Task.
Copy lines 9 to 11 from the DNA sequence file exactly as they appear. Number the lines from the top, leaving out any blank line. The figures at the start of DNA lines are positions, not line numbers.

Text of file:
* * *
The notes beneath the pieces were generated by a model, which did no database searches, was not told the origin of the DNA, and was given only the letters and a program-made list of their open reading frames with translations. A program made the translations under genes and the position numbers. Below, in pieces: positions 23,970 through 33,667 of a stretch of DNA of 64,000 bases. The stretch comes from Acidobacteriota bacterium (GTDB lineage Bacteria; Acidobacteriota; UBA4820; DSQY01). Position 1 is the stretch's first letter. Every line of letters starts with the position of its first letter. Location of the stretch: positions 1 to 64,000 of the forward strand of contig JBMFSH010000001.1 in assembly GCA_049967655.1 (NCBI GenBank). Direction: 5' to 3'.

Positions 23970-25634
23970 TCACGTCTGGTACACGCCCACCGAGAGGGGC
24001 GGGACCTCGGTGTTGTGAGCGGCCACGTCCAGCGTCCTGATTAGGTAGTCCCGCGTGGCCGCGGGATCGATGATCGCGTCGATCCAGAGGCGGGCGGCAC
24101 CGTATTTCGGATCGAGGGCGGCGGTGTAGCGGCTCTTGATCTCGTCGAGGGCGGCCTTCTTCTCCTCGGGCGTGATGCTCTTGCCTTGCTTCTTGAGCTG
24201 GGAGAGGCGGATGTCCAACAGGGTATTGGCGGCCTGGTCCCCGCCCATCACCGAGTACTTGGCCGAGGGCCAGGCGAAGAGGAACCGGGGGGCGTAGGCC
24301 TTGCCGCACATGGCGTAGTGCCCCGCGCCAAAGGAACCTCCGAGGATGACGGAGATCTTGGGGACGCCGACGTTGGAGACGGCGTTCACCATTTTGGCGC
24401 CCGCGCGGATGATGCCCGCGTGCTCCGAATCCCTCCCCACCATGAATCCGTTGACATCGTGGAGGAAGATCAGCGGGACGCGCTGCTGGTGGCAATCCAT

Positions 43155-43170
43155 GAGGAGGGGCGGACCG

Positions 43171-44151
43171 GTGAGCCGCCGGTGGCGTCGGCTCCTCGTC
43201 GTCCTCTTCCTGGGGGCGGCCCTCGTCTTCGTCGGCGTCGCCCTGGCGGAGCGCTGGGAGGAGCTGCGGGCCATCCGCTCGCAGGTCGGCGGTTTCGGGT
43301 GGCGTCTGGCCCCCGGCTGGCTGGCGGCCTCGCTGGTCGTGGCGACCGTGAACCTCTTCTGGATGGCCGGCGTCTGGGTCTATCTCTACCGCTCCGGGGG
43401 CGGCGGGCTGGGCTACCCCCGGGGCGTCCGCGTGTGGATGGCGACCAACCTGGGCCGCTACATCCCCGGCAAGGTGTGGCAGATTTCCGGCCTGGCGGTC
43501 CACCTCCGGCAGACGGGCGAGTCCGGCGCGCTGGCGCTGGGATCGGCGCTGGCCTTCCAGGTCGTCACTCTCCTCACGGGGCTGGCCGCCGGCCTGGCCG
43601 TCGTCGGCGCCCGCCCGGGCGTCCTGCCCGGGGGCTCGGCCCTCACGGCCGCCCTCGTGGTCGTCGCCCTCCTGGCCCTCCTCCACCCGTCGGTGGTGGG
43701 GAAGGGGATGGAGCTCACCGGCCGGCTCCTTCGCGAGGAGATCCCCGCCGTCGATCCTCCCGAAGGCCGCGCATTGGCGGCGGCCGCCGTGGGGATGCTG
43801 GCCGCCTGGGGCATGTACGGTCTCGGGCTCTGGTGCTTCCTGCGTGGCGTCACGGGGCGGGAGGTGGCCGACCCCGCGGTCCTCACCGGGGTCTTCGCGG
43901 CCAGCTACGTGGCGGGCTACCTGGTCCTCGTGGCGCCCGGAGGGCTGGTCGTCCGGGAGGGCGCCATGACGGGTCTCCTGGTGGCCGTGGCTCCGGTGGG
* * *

Positions 43155-43170
43155 GAGGAGGGGCGGACCG

Positions 43171-44151